Google has released the source code for a technology that it hopes developers will use to embed real-time video and voice chat functionality in their Web applications.
Google acquired the technology, called WebRTC (Web Real Time Communication), when it purchased VoIP (Voice over IP) software developer Global IP Solutions in 2010, for approximately US$68.2 million. The company said it would open source the technology early last month.
Today, Internet audio and video chat services from companies such as Skype are chiefly proprietary, accessible through plug-ins and client downloads. Last month, Microsoft agreed to purchase Skype for $8.5 billion.
Google wants third-party developers to use the voice and video engines to create chat applications that can be run directly from within a browser. Global IP Solutions has built WebRTC-based mobile clients for Android, Windows Mobile and the iPhone. Ericsson Labs built a videoconference prototype with the technology as well.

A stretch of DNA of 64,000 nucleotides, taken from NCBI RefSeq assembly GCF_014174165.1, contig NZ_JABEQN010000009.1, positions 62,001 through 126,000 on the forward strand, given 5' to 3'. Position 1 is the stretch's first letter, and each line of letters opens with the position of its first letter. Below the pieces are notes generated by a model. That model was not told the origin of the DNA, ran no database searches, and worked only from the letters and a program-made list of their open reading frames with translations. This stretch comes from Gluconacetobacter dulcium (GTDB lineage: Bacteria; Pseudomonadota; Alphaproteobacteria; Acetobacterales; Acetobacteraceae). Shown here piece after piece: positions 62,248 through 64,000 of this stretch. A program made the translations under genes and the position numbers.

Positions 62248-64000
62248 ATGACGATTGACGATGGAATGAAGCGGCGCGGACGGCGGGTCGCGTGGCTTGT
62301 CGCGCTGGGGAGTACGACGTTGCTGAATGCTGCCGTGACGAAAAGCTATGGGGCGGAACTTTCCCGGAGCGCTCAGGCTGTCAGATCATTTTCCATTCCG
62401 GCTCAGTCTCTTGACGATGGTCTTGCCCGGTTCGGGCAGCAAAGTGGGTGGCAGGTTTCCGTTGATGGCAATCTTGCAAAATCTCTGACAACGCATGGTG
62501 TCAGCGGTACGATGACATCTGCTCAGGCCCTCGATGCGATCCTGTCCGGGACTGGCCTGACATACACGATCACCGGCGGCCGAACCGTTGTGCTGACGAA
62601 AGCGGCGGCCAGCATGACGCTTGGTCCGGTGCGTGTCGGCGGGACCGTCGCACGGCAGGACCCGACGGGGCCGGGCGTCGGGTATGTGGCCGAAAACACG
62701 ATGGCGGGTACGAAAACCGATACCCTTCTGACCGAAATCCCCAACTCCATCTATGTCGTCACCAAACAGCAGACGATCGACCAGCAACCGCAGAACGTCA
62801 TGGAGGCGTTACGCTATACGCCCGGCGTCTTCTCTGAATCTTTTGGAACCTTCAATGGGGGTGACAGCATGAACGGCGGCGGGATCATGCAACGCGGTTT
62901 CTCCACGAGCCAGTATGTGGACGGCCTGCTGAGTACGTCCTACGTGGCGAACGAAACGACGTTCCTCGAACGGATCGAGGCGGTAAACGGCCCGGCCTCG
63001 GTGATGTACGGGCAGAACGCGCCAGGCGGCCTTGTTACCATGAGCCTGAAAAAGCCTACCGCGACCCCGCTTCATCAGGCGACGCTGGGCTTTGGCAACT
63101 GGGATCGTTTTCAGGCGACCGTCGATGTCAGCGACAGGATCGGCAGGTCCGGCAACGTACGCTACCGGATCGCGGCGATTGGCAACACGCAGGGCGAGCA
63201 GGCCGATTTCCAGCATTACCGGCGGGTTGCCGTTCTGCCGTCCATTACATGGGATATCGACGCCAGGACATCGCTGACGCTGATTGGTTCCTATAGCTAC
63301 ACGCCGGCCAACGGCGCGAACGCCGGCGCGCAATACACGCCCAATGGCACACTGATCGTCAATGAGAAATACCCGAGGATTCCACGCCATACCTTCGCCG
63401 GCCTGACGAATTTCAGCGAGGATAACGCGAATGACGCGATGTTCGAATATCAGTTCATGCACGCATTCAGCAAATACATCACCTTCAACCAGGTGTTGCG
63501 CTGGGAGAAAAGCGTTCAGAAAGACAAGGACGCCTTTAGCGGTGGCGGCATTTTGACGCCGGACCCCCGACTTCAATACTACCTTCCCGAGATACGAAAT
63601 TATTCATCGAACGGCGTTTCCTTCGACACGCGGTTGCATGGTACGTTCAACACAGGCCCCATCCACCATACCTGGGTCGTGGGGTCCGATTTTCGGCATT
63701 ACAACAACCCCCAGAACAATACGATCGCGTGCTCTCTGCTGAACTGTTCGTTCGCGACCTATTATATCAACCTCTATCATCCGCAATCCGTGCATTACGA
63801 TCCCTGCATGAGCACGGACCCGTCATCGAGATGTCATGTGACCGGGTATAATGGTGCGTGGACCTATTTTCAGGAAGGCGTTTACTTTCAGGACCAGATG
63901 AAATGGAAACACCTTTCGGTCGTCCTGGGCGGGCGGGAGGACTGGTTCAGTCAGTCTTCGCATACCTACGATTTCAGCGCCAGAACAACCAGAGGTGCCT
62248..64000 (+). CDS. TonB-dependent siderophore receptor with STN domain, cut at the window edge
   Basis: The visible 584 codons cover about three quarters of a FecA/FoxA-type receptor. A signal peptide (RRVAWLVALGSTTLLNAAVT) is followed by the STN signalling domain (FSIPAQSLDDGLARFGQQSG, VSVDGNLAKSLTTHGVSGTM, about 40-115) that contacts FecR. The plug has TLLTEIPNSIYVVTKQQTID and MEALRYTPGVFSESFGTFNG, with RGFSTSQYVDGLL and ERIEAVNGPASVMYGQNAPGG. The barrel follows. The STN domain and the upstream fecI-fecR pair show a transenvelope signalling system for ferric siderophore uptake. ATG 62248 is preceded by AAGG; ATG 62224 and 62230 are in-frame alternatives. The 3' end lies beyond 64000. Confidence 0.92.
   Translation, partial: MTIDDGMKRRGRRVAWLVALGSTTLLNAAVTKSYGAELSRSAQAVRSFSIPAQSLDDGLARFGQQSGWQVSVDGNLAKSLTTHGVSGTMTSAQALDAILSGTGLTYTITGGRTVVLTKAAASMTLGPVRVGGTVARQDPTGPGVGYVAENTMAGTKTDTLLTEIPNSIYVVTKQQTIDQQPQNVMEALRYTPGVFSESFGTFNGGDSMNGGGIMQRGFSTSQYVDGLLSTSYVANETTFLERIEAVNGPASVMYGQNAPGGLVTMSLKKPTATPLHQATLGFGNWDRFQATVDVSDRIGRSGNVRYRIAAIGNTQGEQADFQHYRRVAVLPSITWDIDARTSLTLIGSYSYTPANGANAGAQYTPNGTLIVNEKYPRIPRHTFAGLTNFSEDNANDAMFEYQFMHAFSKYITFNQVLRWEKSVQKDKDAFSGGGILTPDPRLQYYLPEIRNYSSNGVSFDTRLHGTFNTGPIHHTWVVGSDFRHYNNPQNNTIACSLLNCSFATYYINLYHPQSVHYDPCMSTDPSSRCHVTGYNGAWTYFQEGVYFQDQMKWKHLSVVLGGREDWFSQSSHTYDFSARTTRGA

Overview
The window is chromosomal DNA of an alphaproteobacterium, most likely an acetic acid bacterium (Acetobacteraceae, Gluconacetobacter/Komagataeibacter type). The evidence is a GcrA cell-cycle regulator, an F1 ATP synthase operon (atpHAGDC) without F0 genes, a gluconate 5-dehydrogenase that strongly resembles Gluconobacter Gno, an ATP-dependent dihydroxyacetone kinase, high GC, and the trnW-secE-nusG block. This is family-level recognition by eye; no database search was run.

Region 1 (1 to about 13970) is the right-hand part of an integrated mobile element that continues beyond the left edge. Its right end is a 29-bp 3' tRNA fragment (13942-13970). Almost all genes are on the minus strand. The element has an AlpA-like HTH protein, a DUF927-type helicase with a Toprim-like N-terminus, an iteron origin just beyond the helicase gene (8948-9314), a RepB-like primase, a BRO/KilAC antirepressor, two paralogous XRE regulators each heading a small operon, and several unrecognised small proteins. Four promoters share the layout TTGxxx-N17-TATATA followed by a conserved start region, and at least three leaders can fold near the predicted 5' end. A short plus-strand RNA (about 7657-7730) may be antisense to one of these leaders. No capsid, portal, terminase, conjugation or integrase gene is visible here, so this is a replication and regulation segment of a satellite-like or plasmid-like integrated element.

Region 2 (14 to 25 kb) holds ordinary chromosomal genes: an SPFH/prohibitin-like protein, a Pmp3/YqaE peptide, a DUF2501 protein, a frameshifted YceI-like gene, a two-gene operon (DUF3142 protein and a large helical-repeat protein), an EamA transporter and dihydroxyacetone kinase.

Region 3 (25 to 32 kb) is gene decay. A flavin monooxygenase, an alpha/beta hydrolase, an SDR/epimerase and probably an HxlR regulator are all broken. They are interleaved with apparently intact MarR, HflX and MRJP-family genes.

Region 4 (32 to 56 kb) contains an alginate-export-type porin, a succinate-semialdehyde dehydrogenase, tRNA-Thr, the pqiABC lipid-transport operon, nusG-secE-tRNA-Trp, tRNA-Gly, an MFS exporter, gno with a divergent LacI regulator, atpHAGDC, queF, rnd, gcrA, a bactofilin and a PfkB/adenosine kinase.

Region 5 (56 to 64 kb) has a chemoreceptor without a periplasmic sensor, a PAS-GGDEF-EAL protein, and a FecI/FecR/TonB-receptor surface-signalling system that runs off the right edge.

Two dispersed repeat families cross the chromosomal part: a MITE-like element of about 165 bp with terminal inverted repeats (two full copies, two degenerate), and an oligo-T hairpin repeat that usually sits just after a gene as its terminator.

The move to open source WebRTC echoes a similar move Google made when it acquired video compression provider On2 Technologies in 2010. Google subsequently released On2’s VP8 video codec as open source to provide a royalty-free alternative to the widely used H.264 standard.
Google is working with other browser developers, such as Mozilla and Opera, in hopes they will support the technology in their browsers. The company is also participating in W3C (World Wide Web Consortium) and IETF (Internet Engineering Task Force) projects for creating real-time communication Web standards. WebRTC is based on the W3C’s Web Applications 1.0 API.
The source code is available under a royalty-free BSD (Berkeley Software Distribution)-style license.
Google did not immediately respond to requests for comment.
Joab Jackson covers enterprise software and general technology breaking news for The IDG News Service. Follow Joab on Twitter at @Joab_Jackson. Joab’s e-mail address is Joab_Jackson@idg.com